1906 Battle Practice in H.M.S. Albemarle

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A Battle Practice the battleship Albemarle undertook on 20 September, 1906 was recorded on a standard form S—1550 (March, 1906) in triplicate. A copy of this was retained in his papers at the National Maritime Museum.[1] Its essentials were as follows.

Environmental Conditions & Target

The sea was smooth and the weather fine with a thick haze beyond the target. The moored target was 90 feet wide and 30 tall and was red with a vertical white stripe in the centre. The aiming point was to be directly in the center of the target.

Firing was conducted over the starboard broadside with the wind on the starboard bow.

Rangefinding and Orders

A single range finder in the fore control station was used to provide an initial range, only. Orders were communicated to the "A" Group by voicepipe, and a megaphone to Fore Turret. The only order transmitted was "Stand By". Navyphones were not used, as they were not required.

Range and Deflection

Ranges sent to the guns were those to be put on the sights, calculated aloft with a Dumaresq and Vickers Range Clock. Deflections were also calculated aloft.

Range and deflection were communicated by "mechanical wire transmitters" from Fore Control to Fore Turret and "AI" Range & Deflection drums [illeg] aft side of fore control to "XI", and by "wire mechanical transmitters" from Main Lower Top to After Turret. I am not entirely sure what these wire transmitters are, but it sounds as though a wire is pulled back and forth between the tops and the receivers at the turrets. This seems to imply the wire had to arrive at the turrets' centers of rotation. Voicepipes were also used from the upper deck to main deck casemates.

Turrets fired on lamp signals from the 12-in spotters, and broadside guns fired in salvoes.

Optics

Fore turret spotter and 6-in spotters had Zeiss Stereoscope Telescopes and the aft turret's spotter used a Goertz 9x Binocular.

The Turrets and left broadside had 7-21 telescopes and the right broadside 5-12.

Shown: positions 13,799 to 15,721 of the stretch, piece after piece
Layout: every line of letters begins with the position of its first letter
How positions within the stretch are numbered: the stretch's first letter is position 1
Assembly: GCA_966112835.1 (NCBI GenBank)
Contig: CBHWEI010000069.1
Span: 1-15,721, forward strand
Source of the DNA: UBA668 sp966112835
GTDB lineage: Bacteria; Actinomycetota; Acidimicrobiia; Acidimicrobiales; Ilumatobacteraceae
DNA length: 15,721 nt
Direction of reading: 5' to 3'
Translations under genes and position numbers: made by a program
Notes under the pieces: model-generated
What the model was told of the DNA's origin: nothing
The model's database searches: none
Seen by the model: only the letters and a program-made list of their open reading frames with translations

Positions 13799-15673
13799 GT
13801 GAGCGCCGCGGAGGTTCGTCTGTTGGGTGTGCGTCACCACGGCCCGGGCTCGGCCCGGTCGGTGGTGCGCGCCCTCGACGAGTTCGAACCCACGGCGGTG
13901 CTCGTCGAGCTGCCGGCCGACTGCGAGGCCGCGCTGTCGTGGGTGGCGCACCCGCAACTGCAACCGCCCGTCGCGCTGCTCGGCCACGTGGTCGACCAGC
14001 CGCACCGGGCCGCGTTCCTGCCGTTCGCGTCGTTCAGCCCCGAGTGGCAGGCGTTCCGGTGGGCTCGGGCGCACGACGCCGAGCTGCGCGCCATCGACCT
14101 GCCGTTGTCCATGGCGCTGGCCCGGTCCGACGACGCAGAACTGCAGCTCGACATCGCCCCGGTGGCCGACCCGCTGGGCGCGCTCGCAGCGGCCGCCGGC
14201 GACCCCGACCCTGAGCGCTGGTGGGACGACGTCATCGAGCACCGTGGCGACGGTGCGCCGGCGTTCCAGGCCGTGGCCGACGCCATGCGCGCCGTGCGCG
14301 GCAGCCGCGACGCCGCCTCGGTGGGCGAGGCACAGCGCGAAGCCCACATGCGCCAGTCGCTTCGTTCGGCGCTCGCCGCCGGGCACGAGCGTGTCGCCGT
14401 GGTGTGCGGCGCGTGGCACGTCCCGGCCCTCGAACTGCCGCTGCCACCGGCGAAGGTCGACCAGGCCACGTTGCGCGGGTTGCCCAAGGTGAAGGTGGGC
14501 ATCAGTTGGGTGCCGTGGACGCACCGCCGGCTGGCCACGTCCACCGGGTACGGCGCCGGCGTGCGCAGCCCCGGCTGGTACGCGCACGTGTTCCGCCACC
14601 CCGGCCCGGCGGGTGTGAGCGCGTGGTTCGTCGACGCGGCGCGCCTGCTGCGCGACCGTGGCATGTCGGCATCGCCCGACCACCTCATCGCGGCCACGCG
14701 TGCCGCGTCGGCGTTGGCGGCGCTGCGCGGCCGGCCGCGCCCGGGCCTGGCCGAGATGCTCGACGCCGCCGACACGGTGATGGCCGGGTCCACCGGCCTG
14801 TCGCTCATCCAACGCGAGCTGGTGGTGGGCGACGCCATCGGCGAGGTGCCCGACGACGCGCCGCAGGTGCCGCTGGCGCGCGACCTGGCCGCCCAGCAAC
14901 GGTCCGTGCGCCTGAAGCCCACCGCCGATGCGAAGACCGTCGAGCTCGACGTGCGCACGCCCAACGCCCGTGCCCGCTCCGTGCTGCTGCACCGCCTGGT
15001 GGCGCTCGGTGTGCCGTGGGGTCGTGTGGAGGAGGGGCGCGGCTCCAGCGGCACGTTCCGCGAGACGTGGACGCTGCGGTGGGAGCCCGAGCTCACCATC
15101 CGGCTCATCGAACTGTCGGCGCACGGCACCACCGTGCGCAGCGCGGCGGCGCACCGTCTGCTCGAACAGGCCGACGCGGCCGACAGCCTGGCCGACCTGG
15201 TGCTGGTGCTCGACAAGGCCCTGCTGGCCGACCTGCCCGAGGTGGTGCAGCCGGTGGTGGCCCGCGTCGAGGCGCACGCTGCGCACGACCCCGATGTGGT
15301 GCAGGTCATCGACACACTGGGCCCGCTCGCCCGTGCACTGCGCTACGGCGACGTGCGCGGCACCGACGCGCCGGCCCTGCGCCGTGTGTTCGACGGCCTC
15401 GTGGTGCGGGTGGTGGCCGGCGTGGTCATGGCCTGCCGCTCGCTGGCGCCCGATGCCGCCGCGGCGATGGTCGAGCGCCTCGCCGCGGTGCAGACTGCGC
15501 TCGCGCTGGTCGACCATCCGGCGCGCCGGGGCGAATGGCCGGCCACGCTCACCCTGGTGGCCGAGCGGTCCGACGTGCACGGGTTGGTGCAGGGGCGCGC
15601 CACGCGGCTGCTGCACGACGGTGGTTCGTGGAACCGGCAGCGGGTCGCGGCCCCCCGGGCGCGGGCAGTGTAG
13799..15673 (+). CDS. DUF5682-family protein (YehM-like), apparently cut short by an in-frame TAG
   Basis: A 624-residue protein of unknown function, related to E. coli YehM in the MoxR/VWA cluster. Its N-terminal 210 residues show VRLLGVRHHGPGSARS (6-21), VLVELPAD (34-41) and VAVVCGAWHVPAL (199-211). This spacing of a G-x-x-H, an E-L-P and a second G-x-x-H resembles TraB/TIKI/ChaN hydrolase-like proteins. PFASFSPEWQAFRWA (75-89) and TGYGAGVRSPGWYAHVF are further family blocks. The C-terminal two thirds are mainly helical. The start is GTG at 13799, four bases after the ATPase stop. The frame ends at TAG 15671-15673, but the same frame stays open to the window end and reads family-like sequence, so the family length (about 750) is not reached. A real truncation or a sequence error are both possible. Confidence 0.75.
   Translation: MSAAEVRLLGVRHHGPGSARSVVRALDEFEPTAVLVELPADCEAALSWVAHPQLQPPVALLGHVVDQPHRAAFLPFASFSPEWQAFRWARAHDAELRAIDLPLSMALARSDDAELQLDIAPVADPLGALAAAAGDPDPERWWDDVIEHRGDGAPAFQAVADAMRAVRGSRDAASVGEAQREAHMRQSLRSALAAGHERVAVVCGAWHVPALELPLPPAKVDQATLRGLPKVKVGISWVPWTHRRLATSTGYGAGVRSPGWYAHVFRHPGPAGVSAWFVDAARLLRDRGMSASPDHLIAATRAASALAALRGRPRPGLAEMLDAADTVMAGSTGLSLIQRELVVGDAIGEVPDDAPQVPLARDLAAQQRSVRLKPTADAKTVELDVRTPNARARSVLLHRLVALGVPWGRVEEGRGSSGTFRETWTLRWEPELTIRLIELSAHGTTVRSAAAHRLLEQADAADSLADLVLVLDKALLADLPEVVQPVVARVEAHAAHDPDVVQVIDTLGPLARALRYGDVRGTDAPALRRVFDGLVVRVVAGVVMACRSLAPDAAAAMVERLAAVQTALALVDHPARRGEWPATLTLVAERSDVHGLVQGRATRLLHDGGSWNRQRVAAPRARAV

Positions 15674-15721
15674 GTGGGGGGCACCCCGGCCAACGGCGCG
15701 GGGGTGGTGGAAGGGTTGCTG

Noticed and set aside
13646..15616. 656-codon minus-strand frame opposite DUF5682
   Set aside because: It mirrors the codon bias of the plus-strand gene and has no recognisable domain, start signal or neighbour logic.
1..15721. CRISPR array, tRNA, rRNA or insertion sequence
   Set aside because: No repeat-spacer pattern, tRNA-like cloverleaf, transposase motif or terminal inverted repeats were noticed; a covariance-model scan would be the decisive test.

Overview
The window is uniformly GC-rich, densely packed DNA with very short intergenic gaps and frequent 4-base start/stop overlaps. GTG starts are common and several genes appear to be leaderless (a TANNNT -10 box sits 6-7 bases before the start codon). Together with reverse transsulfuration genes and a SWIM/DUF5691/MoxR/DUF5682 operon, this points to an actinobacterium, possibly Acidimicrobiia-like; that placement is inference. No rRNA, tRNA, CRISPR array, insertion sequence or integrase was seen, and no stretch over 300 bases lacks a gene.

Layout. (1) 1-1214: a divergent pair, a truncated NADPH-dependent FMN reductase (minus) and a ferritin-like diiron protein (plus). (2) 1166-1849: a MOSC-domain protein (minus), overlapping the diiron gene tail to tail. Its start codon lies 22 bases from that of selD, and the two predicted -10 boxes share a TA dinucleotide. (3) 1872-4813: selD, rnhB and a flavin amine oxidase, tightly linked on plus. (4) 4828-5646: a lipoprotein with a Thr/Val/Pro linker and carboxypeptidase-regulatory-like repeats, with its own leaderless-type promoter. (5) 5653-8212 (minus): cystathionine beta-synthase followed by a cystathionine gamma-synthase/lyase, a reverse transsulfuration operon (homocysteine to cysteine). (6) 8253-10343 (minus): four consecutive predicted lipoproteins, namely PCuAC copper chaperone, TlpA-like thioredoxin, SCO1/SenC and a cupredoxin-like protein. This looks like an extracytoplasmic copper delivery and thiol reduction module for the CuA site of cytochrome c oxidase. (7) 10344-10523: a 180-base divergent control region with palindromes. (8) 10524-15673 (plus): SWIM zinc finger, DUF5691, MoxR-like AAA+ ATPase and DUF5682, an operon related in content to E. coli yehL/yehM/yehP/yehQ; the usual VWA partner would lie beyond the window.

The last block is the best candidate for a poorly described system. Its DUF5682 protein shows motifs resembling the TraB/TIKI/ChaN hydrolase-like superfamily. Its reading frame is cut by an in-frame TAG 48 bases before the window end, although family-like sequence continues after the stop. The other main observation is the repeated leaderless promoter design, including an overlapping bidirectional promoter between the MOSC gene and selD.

Personnel

In all, the plan would require seventeen men in the Fore Control Top. Five of these men would switch the side if the opposite broadside were engaged.

It appers that the reason for a separate range clock for fore 12-in and for broadside guns is that the 12-in guns were habitually setting their sights 200 yards short, as their range dials were cut for half-worn barrels and the barrels were still somewhat new at this time.

Fore Control Top

  • Midshipman R. A. Trevor on (either the Port or Starboard) Dumaresq
  • Major RMLI E. J. Slivnel commanding for fore 12-in
  • Lt. H. D. Collins on rangefinder
  • Midshipman H. V. Lavington on Vickers Clock fore 12-in
  • Lt. (G) Hubert E. Dannreuther commanding 6-in broadside
  • Midshipman R. H. De'Ath Vickers Clock for 6-in guns
  • Midshipman J. M. Boyd calling 12-in ranges by Diver's Telephone to Main Lower Top
  • A.Bs. S. Bushell and G. Hawkins handled Range & Deflection Mechanical Transmitter to fore turret
  • A.B. G. Lakeman did the same to AI Casement
  • P.O.I. G. Rushforth and L.S. McCullock handled Range and Deflection drums

Main Lower Top

  • Nav. Instructor F. H. Batchellor on (either the Port or Starboard?) Dumaresq
  • Lt. H. C. R. Brocklebank commanding aft 12-in
  • Sub-Lt. Frank Lumb on Vickers Clock for aft 12-in
  • Midshipman C. R. E. W. Perryman received 12-in ranges via Diver's Telephone from Fore Control
  • P.O.I. J. Cleveland and A.B. Wilkes handled Range & Deflection Mechanical Transmitter to aft turret

Others, in Places Unknown

Firing and Spotting

Fire commenced at a range on sights of 7,450 yards, with ten knots right deflection. Spotters judged it to be 200 yards over and 20 knots right; the next range ordered was 7,200 yards with a spot of four knots left deflection (which seems odd). The 6-in broadside then fired, straddling the target and being "on" for deflection.

The range closed to 6,400 yards before opening to 7,200 yards before firing ceased.

All allowed rounds were expended: sixteen 12-in shells with 211 pound charges of Mark I propellant and ninety-six 6-in rounds with 23 pounds M.D.. Twenty-one 6-in hits were recorded. No mark is made to indicate 12-in hitting.

Smoke and Blast

Smoke from the funnels did not interfere with spotting or with laying.

Cordite smoke from the fire of the Fore Turret and broadside guns caused the Aft Turret some delays in firing and prevented some spotting from the Main Tower Top, but smoke and sun did not otherwise present any issues.

The blast of the fore turret's fire did, on occasion, cause accidental firing of broadside guns whose layers were knocked backward and accidentally pressed their firing keys.

Visibility

The hazy weather made spotting and aiming difficult. "Overs" were hard to see; on three occasions the 6-in fire had to be spotted down to re-establish ranging.

Footnotes

  1. DAN/474.